I think we all can agree with the truism that a film is a film, and a game is a game. But, when it comes to making a film out of a game, or vice versa, it seems like people tend to forget about the differences between the media.
“Resident Evil – afterlife” is the latest example of a game made into a film. The story is about a woman (played by Milla Jovovich) who has to evacuate humans so they won’t get infected by a virus, and turned into zombies. The problem with Resident Evil is that the director wants to please two different kinds of audiences – gamers and movie lovers – making him create something in-between.
The different scenes in the film are developed like cut-scenes in a game, they forwards the story. When a scene is over the only thing that differentiates it from a game is that you simply watch Milla defeat the enemies instead of doing it yourself. On top of this, the characters in the film are extremely shallow, and the actors act as they were animated. Not even the 3D glasses on your nose can cover this badly written story (and its weird that someone would believe that).
The reviews of the film were poor, and in an article someone said that games adapt catastrophically bad to make films out of. But that is not true, IT IS possible to make good films out of games. One just has to understand that the narrative is non-media specific. Narratives are used independent of media, but depending on the media, you apply the narrative differently. If you like to make a book out of a film, for example, the film is characterized as audiovisual and the book is text; the film is streamlined storytelling where you show what is happening, whilst in the book you need to write down all that is seen, heard or smelled, etc. You simply apply the narrative differently.
So when making a film out of a game you simply has to think what is specific with games, and what is specific with film. One significant attribute that differ the game media from the film media is the character, and especially the main character/player’s character. When making film one has to flesh out the characters and get them “dressed”. To “dress”, or flesh out a character, doesn’t mean you have to write and forward a heavy background story. It can be as simple as in “Indiana Jones” where the character has one line in the beginning saying: ”I hate snakes”, and then the whole audience know when he faces snakes it is his weak point and the audience will associate with him. Another example from the film “Independence day” is the network operator David who says he hates flying. Take a wild guess what he’s doing this in the end of the film? Yes, flying! There is of course an entertaining dialogue in Independence day, between David and the pilot flying an alien aircraft, but it’s still based on this simply characterisation that David doesn’t like to fly and the audience feels with him.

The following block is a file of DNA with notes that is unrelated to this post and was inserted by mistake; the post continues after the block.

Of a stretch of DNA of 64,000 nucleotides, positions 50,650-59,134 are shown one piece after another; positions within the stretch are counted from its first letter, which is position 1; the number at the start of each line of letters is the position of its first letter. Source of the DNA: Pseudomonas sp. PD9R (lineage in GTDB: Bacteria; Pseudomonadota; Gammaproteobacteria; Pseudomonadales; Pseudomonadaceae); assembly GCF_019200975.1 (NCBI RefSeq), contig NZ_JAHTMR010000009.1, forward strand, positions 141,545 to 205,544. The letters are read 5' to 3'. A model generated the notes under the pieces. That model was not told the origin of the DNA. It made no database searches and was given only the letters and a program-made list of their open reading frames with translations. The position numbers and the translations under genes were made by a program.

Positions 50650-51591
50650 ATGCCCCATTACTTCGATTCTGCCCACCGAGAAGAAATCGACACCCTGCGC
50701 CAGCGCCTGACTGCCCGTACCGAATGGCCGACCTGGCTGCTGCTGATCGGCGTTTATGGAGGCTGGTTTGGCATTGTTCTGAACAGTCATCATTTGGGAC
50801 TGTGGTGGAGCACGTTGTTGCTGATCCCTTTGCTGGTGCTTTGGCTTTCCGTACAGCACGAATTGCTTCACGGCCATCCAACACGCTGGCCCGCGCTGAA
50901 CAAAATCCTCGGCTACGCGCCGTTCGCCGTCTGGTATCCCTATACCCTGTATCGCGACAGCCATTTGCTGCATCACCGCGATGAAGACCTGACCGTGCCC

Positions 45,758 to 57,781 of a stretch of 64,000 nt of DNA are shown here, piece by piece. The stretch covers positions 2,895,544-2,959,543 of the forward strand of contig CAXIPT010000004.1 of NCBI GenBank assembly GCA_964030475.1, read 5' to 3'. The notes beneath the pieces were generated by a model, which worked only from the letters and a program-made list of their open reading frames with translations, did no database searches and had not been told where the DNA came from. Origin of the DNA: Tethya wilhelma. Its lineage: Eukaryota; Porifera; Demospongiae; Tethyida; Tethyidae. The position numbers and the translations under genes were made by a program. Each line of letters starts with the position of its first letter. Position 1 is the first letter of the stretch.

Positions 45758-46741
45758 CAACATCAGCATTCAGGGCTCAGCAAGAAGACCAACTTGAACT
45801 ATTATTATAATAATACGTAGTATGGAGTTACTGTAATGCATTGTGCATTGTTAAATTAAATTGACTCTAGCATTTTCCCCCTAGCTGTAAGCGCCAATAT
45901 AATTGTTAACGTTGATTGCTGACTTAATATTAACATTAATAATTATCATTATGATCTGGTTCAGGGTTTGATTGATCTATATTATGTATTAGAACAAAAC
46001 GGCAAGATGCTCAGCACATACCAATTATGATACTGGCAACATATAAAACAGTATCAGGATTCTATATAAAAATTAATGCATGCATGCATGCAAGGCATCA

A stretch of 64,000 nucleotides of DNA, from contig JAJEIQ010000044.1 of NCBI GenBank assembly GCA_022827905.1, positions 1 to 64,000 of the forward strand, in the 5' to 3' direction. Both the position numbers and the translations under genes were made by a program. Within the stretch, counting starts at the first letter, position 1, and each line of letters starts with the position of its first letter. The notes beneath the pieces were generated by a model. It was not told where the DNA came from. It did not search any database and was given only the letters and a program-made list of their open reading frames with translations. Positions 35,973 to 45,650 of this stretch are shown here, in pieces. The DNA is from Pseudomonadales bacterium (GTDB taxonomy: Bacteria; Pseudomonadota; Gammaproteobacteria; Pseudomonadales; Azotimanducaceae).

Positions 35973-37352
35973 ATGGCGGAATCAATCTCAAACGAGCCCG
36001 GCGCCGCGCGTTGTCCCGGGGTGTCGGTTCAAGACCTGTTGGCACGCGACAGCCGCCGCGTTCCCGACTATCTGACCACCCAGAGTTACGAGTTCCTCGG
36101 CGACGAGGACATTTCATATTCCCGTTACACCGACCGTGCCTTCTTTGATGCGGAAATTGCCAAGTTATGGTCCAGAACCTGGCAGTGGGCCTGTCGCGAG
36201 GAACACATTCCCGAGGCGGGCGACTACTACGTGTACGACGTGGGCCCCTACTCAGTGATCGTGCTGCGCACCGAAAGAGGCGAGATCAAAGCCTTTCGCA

In games you have the possibility to use elaborate environments, but in film you need to work more on the character. There are of course several things that had to be adjusted in the film Resident Evil, but a lot could have been gained by just letting Milla say: “I hate zombies”.